3. In reply to my question about the math of computer glasses, in
    which I treated the 0.75D correction as a separate lens,
    Hmm. That suggests that one could get a pair of spherical 0.75D
    clip-on lenses and make "computer glasses" out of any pair of
    prescription lenses. Is there any particular reason that wouldn't
    be a good idea? It seems like it might save some money. And if
    one's prescription changed, one could just keep the clip-ons instead
    of buying two new pairs of glasses.

    For that matter, it suggests that someone with 20/20 vision could
    buy a pair of 0.75D glasses for use as computer glasses, just to
    ease eyestrain. Do people do that? I've heard for some time that
    it's bad to wear someone else's glasses, but would that apply to
    a situation like this, where it's a standard correction?

    Darren Provine ! !
    "One vision is produced by both eyes." -- Empedocles
    Dr Nancy's Sweetie, Jul 14, 2008
  4. Dr Nancy's Sweetie

    Salmon Egg Guest

    Your ideas seem to be correct in principle. You are unlikely to find
    0.75D reading glasses. The weakest ones I have seen seem to be about

    I have tried using reading glasses over my distance glasses. I have my
    monitor much closer than four feet so I have no problem finding cheap
    reading glasses. When I do that, you can call me six-eyes. Nevertheless,
    it is more awkward than having a separate pair of glasses around. I use
    bifocals designed for looking at my screen through the upper parts of
    the lenses. The bifocal add is only about 1.00D to look at things a bit
    closer than my screen.

    While strictly speaking arithmetic is part of mathematics, I cringe
    whenever arithmetic is called mathematics in an attempt to elevate its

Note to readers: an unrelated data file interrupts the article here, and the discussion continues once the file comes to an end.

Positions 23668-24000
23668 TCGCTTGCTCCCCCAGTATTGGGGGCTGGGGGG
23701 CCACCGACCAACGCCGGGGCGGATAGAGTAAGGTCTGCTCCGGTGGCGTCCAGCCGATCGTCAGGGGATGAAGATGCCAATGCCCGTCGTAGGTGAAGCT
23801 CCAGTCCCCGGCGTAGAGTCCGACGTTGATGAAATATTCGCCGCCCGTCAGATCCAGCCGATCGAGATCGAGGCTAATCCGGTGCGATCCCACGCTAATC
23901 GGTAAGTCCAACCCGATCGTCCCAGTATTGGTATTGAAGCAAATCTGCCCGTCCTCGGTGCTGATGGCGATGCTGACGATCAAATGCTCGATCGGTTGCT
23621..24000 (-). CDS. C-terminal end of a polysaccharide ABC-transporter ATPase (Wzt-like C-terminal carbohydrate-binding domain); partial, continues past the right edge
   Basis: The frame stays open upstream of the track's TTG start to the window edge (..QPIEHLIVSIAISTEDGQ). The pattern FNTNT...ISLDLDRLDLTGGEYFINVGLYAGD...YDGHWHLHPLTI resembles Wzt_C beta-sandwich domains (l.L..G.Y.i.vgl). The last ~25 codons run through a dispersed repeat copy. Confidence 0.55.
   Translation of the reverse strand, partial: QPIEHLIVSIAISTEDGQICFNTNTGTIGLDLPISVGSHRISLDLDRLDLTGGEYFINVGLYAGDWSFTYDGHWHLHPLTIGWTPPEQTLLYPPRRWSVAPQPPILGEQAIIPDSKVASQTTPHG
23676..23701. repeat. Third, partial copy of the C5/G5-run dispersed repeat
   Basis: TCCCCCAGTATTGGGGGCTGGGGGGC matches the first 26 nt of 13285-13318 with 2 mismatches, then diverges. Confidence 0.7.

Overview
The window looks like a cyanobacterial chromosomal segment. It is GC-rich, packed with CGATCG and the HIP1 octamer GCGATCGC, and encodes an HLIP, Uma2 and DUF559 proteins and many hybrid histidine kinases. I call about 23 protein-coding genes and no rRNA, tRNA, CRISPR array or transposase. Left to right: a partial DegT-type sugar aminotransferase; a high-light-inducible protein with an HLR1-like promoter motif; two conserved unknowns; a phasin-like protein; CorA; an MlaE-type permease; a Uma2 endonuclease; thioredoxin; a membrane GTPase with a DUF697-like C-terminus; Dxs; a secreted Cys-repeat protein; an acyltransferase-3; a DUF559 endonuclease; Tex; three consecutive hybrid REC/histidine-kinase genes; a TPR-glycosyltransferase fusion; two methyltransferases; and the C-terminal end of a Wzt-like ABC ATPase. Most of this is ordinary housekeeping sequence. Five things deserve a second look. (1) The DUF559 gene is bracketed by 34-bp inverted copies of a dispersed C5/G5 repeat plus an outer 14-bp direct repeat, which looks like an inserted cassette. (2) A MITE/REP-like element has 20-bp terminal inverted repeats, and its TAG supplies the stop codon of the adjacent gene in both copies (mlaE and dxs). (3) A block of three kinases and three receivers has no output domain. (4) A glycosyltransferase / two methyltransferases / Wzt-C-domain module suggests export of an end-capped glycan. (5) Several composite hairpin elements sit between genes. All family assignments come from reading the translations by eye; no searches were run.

status closer to calculus or topology. Its status is that corresponding
    to the 'rithmetic of the three R's taught more than a century ago in
    one-room schools.

    Salmon Egg, Jul 15, 2008
  5. ....but, sadly, seldom routinely taught today to any appreciable level of
    proficiency even in schools with scores - or even hundreds - of rooms. At
    least, not in my country - and neither, I daresay, in yours.
    Nicolaas Hawkins, Jul 15, 2008
  6. You can buy 0.75 D prescription glasses set to your eye's PD here. No
    prescription is necessary and the optics are much better than over the
    counter reading glasses (and the cost is cheaper too). I personally
    bought several pairs at $8 each plus a low shipping cost. Two pair were
    reading glasses set to move the far end of my focus range closer so that
    I could hold books closer making my eyes work a little. This is the
    only web site I've run into that does not require a prescription.
    Pramesh Rutaji, Jul 15, 2008
  7. Dr Nancy's Sweetie

    Salmon Egg Guest

    I have been getting my off-the-shelf reading glasses at my local 99¢
    store. They are good enough. I have also obtained them for $1 including
    sales tax at a swap meet.

    Salmon Egg, Jul 15, 2008
  8. Certainly an economical choice, no doubt about that, and one that works
    well for the right circumstances. I found problems with distortion and
    swimming with over the counter reading glasses and wanting a
    prescription pair with better optics that was fitted to my pupil